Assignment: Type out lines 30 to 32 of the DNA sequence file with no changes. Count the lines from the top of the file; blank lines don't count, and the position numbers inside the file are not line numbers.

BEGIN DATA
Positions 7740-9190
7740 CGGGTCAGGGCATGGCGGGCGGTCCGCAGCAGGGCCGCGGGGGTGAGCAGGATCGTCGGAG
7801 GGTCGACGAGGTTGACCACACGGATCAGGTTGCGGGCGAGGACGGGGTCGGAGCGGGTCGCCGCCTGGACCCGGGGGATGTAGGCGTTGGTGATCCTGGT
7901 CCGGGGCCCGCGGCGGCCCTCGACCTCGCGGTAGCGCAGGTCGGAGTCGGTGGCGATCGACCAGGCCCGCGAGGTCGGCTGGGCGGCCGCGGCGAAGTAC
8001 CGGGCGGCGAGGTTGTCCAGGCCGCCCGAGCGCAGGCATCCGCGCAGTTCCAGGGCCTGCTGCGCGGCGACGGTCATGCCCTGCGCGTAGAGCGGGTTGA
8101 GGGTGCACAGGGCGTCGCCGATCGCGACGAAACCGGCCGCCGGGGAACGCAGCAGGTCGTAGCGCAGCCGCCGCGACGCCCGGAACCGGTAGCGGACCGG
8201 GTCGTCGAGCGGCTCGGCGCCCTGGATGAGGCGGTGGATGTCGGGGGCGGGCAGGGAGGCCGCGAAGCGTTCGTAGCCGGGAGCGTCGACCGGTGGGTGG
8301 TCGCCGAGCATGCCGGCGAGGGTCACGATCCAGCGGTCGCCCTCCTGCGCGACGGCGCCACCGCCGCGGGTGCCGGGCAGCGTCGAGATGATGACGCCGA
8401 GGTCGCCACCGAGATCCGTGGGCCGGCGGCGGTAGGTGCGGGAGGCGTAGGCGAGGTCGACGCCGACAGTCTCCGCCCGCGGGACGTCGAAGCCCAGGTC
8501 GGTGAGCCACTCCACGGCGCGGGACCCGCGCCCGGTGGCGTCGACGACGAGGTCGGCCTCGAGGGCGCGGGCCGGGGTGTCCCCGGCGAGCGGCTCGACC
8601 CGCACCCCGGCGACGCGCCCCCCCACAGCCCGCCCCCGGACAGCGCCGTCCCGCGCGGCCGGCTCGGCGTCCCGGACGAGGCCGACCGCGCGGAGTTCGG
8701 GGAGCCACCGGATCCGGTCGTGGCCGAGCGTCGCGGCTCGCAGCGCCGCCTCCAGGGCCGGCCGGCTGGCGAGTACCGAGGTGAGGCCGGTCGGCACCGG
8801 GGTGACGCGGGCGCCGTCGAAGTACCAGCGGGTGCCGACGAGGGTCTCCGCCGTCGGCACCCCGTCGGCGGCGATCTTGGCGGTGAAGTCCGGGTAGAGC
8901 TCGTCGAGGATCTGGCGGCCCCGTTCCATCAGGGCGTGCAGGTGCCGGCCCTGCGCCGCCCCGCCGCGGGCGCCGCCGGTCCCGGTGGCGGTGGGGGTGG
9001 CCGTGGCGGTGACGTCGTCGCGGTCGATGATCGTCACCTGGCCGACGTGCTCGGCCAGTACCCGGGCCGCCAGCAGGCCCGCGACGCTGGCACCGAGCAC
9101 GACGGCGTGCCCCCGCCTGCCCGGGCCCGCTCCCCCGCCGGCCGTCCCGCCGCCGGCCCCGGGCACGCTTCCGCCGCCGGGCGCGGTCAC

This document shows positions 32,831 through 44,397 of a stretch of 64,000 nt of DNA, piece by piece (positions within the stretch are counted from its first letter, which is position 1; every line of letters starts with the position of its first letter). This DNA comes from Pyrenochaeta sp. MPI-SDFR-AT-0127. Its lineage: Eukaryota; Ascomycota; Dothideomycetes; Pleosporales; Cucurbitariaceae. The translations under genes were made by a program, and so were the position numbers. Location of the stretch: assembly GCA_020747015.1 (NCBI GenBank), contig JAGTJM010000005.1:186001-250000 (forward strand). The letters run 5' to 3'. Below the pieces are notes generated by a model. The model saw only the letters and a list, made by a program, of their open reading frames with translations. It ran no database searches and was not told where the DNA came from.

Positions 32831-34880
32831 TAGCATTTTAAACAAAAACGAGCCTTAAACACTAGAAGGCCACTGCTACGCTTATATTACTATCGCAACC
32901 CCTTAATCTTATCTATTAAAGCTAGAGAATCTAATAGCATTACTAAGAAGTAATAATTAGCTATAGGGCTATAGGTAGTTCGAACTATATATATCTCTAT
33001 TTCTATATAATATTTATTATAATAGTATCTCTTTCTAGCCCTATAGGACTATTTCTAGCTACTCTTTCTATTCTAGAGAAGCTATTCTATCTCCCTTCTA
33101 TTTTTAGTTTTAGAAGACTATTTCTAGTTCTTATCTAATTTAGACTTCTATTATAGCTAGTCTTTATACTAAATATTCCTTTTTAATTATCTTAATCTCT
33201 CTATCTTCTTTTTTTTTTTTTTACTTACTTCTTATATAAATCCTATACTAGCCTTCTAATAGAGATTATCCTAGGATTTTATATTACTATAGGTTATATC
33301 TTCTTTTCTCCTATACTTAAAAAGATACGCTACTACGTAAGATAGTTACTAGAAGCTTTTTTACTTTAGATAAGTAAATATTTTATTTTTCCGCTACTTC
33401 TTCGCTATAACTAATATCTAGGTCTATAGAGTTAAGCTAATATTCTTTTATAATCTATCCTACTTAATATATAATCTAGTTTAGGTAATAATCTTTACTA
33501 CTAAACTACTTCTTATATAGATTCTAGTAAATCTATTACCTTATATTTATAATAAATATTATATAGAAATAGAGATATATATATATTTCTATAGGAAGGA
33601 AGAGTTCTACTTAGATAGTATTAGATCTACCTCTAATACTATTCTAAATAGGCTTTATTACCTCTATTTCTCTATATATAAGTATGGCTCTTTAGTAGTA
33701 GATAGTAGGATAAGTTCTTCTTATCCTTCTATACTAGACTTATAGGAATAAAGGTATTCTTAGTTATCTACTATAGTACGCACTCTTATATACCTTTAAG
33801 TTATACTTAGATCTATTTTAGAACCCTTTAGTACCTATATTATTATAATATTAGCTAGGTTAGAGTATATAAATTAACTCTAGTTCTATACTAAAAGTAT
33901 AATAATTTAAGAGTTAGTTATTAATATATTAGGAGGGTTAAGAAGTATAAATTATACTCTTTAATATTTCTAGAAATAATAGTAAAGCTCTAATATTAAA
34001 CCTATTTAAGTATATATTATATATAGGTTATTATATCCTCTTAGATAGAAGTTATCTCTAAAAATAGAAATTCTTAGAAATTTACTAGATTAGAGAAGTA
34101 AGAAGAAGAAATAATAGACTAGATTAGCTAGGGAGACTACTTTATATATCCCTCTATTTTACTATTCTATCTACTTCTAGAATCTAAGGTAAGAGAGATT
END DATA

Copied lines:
33901 AATAATTTAAGAGTTAGTTATTAATATATTAGGAGGGTTAAGAAGTATAAATTATACTCTTTAATATTTCTAGAAATAATAGTAAAGCTCTAATATTAAA
34001 CCTATTTAAGTATATATTATATATAGGTTATTATATCCTCTTAGATAGAAGTTATCTCTAAAAATAGAAATTCTTAGAAATTTACTAGATTAGAGAAGTA
34101 AGAAGAAGAAATAATAGACTAGATTAGCTAGGGAGACTACTTTATATATCCCTCTATTTTACTATTCTATCTACTTCTAGAATCTAAGGTAAGAGAGATT